In a recent letter (CDT, 1/9), Phil Edmunds, of Boalsburg, raised concerns about President Barack Obama’s views on the Second Amendment.
There are several issues to note here. First, the Supreme Court has made clear that regulation of firearms is fully within the powers and interests of the government. This is no surprise; every other freedom we enjoy — speech, press, religion and assembly — is subject to restrictions.
Second, we must distinguish between the actions and powers of a legislator and a chief executive. Edmunds relates the story of Obama’s votes on firearms regulation as an Illinois state legislator. These votes have little bearing on his responsibilities and powers as president. President Obama, over a period of seven years, did virtually nothing in terms of firearms regulation simply because he does not have the authority. The recent actions that he has taken are very limited because he must make the case that whatever regulatory changes he does make are consistent with current law and with the Constitution.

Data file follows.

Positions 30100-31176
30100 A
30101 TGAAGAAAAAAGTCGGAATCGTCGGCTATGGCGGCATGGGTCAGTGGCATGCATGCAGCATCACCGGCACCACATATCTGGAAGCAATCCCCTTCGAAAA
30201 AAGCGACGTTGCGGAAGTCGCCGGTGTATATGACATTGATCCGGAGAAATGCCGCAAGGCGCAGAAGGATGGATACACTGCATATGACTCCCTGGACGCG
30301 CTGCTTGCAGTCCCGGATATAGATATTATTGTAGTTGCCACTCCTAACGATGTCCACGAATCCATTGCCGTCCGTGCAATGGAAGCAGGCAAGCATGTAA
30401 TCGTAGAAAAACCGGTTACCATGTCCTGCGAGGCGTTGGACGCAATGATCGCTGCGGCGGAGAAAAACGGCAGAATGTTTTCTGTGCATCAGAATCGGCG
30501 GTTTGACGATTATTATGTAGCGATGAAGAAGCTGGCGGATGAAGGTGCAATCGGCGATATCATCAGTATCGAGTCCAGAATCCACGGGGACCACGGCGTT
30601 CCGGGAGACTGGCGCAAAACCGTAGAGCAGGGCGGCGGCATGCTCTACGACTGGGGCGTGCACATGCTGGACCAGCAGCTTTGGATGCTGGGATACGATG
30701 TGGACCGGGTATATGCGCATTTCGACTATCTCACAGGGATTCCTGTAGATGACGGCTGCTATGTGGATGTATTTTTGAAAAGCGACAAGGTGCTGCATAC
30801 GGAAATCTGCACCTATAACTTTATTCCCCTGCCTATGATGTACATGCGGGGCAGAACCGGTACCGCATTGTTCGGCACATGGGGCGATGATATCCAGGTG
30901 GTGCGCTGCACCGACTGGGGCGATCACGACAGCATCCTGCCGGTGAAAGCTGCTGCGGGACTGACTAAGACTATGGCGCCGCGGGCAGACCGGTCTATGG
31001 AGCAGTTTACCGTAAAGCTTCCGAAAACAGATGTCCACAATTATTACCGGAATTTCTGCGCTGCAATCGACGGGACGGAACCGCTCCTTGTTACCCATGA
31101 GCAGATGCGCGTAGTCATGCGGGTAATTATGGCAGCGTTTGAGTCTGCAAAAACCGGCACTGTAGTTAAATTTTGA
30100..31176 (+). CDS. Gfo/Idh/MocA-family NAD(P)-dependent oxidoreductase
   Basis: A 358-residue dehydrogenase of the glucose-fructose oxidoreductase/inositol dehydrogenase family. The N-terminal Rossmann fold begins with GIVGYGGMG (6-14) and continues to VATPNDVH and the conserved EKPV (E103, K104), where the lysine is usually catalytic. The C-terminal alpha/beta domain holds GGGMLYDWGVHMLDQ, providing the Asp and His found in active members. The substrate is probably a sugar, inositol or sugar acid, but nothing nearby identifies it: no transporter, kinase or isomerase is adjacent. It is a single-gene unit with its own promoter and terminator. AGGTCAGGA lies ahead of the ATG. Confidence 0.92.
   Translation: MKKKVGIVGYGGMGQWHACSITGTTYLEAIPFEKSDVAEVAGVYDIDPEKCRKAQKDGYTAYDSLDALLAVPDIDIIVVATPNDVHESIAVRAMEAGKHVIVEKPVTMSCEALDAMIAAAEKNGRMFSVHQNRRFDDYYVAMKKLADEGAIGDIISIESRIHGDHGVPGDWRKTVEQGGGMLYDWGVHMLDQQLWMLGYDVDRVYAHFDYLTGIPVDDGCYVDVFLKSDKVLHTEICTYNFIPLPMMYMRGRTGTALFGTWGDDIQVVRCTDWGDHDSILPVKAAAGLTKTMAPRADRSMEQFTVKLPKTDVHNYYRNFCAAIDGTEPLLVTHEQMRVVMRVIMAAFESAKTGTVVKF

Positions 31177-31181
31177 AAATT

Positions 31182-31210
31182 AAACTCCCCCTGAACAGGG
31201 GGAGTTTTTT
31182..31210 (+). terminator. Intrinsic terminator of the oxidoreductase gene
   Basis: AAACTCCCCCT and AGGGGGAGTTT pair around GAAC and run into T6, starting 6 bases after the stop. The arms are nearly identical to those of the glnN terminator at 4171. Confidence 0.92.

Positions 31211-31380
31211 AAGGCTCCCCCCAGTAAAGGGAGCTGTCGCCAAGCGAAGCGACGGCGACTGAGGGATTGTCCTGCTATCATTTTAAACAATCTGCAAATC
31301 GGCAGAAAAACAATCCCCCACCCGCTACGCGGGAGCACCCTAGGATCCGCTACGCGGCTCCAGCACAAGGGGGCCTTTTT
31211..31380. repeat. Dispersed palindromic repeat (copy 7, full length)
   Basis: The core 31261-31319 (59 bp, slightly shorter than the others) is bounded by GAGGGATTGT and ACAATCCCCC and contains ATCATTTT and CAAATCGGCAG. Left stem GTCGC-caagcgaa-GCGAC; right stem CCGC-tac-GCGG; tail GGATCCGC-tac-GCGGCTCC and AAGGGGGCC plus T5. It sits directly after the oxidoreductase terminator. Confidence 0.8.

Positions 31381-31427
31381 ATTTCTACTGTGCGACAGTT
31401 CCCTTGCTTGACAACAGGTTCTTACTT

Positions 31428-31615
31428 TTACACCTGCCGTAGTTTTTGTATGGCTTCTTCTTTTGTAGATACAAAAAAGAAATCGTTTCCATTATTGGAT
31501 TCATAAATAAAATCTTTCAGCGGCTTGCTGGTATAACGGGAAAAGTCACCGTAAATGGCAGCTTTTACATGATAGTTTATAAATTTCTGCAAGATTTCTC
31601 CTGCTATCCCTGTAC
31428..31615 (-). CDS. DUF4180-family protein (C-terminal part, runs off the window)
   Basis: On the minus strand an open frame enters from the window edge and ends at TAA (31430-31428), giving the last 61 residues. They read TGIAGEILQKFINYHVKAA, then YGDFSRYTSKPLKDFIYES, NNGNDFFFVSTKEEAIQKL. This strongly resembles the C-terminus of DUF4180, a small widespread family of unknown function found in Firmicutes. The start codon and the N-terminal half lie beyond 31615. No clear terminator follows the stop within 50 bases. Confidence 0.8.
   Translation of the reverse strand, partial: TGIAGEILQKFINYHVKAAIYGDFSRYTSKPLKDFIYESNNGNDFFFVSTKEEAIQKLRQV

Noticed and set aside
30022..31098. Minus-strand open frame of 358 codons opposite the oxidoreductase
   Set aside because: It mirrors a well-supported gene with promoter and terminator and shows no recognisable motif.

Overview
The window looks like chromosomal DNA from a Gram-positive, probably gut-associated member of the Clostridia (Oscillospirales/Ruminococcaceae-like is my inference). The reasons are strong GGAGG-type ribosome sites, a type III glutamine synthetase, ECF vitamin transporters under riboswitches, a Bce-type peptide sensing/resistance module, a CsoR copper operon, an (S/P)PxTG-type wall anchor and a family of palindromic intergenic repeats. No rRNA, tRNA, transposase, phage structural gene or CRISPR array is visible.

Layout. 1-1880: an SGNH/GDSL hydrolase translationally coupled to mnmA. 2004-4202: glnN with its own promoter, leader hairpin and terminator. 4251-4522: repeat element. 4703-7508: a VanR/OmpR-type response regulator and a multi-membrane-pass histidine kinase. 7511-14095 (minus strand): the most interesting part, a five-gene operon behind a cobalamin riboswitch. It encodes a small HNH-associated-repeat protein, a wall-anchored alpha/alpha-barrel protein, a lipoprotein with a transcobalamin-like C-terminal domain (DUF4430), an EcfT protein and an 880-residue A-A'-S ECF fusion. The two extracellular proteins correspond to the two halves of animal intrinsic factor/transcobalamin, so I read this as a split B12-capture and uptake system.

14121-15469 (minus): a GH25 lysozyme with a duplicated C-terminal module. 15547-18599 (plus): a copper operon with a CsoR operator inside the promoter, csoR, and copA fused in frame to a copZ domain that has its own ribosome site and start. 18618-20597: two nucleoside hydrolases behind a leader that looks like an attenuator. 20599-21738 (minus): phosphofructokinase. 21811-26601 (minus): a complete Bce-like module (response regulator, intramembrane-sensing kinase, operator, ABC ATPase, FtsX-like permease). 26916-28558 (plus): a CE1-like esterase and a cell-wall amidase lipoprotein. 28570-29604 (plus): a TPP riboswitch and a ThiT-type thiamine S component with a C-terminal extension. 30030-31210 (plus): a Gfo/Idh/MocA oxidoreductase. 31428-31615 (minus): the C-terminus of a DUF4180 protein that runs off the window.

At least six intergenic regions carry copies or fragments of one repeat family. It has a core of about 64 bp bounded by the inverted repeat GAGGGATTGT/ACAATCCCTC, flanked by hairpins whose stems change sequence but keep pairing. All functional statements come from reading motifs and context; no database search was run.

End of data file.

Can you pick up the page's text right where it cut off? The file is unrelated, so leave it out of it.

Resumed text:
Third, Second Amendment absolutists must come to understand that those who favor strict gun regulations can still respect the Second Amendment. Surely reasonable people can respectfully differ on the type and degree of firearms regulation. Even those of us who disagree with the Supreme Court’s 2008 interpretation of the amendment as granting an individual right to bear arms — as opposed to a collective right related to a “well-regulated militia” — can still accept the court’s decision and respect the law.
Joseph Kulik, Lemont